“None of the state languages possessed writing.  The written forms of the languages are all the result of a sort of phonetic, Spanish spelling out.  Therefore, anyone who could read Zapoteco or Mixteco or such, could already read Spanish.  So, it was no use to spend our time on written material.”

            Fine, our efforts would go to recording audio cassettes.  We took the “script” from our original recording in Spanish which we had made for the Education Packet, and which Sergio had directed and the kids would translate in a recording studio.  The cassettes could then serve as adjuncts to our Packet and would work with our flip chart and illustrations by Enrique Flores which we had made the previous year.

            Sergio again was brought in to direct.  We asked CONAFE for two kids from each language, to have a bit more dynamics in the tape, two voices, and to be a bit more secure in what they were saying.  None of us, of course, spoke the languages and the two kids could check each other and make sure we were saying the right thing.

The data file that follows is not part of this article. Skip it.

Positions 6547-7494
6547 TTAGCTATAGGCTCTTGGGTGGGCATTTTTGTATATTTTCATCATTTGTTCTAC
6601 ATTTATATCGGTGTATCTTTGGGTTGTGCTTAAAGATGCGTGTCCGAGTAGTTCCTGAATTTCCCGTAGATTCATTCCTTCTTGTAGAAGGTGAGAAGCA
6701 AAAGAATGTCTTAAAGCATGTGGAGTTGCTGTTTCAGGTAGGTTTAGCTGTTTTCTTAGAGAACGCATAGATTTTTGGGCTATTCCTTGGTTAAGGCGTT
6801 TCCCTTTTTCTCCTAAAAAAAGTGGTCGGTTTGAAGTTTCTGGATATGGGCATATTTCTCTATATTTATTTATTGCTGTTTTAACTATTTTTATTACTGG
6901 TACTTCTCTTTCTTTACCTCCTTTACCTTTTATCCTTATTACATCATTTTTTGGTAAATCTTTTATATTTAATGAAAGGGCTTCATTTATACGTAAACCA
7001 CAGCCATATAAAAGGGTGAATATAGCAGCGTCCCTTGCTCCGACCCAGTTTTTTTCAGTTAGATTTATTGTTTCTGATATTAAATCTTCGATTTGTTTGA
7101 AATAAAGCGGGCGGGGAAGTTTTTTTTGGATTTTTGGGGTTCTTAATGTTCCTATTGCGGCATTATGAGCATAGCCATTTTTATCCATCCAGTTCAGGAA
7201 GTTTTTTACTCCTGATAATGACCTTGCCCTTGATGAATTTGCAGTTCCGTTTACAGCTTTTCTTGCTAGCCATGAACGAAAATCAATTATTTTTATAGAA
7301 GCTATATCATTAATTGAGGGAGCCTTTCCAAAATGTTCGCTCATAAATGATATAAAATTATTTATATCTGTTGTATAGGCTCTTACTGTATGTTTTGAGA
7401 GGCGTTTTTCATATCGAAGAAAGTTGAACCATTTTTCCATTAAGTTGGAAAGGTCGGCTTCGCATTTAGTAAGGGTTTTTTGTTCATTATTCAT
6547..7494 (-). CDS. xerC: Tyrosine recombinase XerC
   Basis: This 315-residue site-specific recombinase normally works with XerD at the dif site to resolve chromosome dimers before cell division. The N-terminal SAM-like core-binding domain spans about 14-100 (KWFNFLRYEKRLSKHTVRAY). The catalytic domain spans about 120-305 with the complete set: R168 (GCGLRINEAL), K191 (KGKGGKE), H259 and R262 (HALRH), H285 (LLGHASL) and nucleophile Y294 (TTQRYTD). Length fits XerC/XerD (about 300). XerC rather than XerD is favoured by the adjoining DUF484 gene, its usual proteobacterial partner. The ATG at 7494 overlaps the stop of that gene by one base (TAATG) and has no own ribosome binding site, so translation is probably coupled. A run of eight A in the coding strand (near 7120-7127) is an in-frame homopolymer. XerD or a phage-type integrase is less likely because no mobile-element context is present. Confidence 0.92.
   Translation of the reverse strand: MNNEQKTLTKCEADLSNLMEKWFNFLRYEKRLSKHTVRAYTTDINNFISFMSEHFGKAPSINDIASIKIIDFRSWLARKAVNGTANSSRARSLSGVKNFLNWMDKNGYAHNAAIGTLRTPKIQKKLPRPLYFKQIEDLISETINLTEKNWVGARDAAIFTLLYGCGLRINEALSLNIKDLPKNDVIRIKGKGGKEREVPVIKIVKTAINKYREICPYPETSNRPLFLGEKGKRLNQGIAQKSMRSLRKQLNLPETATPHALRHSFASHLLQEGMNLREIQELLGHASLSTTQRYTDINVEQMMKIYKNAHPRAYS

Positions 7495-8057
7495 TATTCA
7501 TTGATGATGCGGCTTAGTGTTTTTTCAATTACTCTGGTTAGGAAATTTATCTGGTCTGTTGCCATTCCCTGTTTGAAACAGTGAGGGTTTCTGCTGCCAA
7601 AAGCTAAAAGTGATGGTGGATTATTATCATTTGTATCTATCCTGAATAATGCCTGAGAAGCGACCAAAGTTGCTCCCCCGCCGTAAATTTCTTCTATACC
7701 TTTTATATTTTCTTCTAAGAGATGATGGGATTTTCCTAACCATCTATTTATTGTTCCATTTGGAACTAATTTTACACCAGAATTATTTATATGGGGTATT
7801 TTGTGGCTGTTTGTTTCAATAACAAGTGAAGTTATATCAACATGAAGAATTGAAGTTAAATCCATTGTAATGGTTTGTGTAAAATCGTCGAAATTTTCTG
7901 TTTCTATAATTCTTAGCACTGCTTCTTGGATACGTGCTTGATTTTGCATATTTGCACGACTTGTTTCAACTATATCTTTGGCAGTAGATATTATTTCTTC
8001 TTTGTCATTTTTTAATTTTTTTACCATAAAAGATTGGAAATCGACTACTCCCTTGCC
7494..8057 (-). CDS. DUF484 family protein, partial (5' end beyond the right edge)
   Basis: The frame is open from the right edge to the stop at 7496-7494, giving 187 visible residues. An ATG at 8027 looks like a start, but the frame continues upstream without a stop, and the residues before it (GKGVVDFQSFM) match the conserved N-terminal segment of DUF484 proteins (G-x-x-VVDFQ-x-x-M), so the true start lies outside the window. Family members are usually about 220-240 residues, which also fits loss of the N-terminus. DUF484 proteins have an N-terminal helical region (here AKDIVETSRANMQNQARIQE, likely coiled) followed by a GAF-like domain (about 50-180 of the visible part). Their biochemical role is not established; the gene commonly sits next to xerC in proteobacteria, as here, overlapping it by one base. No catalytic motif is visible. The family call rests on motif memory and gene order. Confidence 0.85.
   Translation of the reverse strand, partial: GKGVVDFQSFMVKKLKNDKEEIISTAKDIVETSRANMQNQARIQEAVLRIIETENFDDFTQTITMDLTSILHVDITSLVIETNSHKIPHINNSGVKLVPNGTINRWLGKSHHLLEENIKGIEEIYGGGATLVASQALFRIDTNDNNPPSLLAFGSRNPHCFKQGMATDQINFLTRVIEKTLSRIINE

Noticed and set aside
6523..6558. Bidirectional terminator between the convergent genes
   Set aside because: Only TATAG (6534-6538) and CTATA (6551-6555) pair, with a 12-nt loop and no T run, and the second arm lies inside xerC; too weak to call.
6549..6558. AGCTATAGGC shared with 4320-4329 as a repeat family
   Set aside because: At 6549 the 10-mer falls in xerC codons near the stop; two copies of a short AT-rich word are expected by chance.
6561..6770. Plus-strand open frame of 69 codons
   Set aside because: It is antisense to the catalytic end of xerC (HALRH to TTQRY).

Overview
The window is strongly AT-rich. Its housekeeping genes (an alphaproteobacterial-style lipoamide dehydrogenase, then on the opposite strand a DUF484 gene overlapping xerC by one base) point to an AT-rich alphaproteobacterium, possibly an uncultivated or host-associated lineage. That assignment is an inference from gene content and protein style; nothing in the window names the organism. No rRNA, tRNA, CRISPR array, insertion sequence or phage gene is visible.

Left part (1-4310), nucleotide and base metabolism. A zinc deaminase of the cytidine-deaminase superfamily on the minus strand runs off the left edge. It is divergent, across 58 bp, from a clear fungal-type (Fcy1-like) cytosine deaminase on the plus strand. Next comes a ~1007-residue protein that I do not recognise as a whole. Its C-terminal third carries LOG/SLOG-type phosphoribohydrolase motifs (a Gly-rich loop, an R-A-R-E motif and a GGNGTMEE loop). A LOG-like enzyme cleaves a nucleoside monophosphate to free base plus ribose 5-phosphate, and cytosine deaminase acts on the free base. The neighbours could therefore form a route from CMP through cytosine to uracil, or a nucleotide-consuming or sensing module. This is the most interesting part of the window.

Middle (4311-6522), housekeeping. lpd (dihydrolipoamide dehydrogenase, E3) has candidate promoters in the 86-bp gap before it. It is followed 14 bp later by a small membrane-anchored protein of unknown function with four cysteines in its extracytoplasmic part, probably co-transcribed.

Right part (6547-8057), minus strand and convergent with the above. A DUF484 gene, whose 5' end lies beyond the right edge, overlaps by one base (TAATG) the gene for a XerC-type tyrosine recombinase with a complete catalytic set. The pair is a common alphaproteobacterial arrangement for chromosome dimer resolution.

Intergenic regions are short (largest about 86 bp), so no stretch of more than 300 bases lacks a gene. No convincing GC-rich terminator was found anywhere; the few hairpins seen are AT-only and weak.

We ended up with eighteen kids, two for each of nine languages.  That would be the project, the first stage, at least, with an idea to record nine more next year and nine the following year, to cover all 27 languages in the state.  We planned a week of training, rehearsals and recording.  We had become good friends with the University radio program and they agreed to loan us the space and their studio.

            We set up a little opening session on the Monday morning of the week and Nancy came, as well as Lilia and a couple others.  We had called the press and there were reporters and photographers from the papers.  Nancy gave a nice little talk to the kids and told them to work hard this week and do everything Sergio told them.  Then she turned it all over to Sergio and all the extras left.  Sergio began.  I stayed for a while and then was in and out throughout the week.  It was an interesting five days and we learned a lot.


            For one thing it was talked about that most of these communities have really two variants of each language, one of the adults, of the village elders and more formal, and another variant used by the youth, the kids, using a lot more slang and modernisms and such.  Well, of course, the youth of these communities was really our audience and whom we most wanted to reach with our message.  However, it was also noted, without the blessings of the community elders, our message stood little chance of being accepted or heard at all.  The village elders would not approve of any of what they would consider profanities or sexual explicitness.